Spire CopperKing II
One of the first things that you notice when you take the CopperKing II out of the box is the shine. This cooler has an exceptional polished finish all over, from top to bottom. But as we always said in the military, "It looks good, but can it fight?"
The heatsink of the CopperKing II is all copper (guess that's where it got the name...huh?) and measures in at 63mm x 60mm x 26mm. Though it is a smaller sink than many others, the weight was comparable to larger sized models that I have tested in the past. And, of course, that polished finish does a fine job of making it look good too.
As you can see above, the finish on the base of this cooler is just like everywhere else. When I looked closer at its makeup, it appears to be some sort of anodized coating, but since the base material is copper, it shouldn't have adverse effects on the cooling. We'll have to test that out when it comes to the testing later on.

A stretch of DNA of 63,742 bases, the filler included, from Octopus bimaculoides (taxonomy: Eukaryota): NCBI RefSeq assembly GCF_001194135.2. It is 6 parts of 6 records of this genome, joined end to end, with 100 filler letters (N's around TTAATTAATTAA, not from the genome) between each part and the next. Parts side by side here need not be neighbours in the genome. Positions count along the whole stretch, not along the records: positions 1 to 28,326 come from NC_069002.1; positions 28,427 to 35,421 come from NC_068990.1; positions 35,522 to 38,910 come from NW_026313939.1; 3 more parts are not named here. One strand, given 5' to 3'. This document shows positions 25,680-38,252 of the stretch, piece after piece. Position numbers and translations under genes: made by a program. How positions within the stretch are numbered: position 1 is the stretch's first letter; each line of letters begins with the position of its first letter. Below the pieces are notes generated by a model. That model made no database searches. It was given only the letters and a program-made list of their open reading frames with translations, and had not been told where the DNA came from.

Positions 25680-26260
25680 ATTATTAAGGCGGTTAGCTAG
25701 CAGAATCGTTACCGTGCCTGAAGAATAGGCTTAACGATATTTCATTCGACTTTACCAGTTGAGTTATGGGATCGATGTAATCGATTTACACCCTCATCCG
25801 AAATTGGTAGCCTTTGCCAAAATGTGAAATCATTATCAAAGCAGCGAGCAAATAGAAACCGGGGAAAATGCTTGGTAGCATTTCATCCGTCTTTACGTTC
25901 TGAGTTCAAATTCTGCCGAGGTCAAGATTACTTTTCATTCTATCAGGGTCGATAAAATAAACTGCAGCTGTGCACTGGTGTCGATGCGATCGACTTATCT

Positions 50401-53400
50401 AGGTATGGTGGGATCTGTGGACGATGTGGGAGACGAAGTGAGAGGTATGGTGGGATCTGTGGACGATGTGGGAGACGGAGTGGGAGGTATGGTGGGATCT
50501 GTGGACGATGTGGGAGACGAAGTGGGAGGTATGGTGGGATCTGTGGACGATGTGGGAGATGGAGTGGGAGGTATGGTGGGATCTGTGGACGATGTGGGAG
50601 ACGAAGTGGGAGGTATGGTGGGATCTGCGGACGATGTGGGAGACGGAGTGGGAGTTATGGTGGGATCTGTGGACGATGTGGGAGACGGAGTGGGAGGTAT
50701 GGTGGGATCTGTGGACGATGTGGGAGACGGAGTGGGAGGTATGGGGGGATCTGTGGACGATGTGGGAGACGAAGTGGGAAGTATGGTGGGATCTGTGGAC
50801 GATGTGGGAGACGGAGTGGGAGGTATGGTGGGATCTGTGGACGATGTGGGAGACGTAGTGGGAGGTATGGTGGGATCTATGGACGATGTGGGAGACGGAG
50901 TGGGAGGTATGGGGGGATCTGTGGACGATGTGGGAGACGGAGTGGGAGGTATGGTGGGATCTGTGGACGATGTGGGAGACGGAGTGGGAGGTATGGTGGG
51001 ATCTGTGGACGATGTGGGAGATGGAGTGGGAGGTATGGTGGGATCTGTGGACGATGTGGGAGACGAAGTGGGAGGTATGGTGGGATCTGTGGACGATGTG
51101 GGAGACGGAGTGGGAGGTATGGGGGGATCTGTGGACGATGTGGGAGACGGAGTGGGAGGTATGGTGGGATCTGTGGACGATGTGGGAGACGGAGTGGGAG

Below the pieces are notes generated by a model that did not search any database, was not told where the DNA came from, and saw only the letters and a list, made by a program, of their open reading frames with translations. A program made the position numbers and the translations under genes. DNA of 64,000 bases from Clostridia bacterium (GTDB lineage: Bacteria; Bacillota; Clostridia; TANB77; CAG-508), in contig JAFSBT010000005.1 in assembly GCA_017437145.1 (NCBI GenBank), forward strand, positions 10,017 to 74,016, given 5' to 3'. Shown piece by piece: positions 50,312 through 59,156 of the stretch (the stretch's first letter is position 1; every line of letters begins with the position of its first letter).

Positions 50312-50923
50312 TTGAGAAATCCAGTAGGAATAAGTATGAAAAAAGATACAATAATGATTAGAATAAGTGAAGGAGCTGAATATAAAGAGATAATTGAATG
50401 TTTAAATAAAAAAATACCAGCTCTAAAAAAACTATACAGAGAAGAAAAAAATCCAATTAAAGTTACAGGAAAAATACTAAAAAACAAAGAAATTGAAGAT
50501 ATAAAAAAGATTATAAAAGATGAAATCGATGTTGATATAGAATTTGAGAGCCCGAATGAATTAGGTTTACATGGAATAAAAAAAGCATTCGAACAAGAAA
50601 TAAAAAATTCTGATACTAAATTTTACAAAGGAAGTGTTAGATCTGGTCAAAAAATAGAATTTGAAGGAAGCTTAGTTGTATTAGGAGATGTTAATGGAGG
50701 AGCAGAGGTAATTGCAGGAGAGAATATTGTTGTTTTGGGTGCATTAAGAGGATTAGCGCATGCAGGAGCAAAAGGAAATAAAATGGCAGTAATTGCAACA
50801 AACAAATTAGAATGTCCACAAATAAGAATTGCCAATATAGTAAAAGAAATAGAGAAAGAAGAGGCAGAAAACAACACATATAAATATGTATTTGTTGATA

The clipping mechanism of this cooler is a bit old-fashioned, but managed to keep the cooler firmly in place when it was connected to the motherboard. It did, however, seem a little tight to me. Enough so that it may have some of the newer users thinking about using a shim, anyway.
The fan used for the CopperKing II is an FTC branded model that measures in at a tiny 60mm x 60mm x 15mm. It spins at roughly 5,000RPM and delivers 19-CFM airflow at 32dBA of sound output. What this means is that we're going to have to be looking at a very serious heatsink design to get acceptable temperatures with this thing. Considering that we'll be testing on a Palomino based rig, we're going to have some heat output!
Here is something that you don't see all the time, a small tube of thermal compound added to the cooler. Sure, we see the small one-time use packets in some brands boxes, but nothing like this. The small tube uses what looks to be a silicone based compound like many others, but it is much easier to use than the messy packets and there is enough for several applications. Nice touch Spire.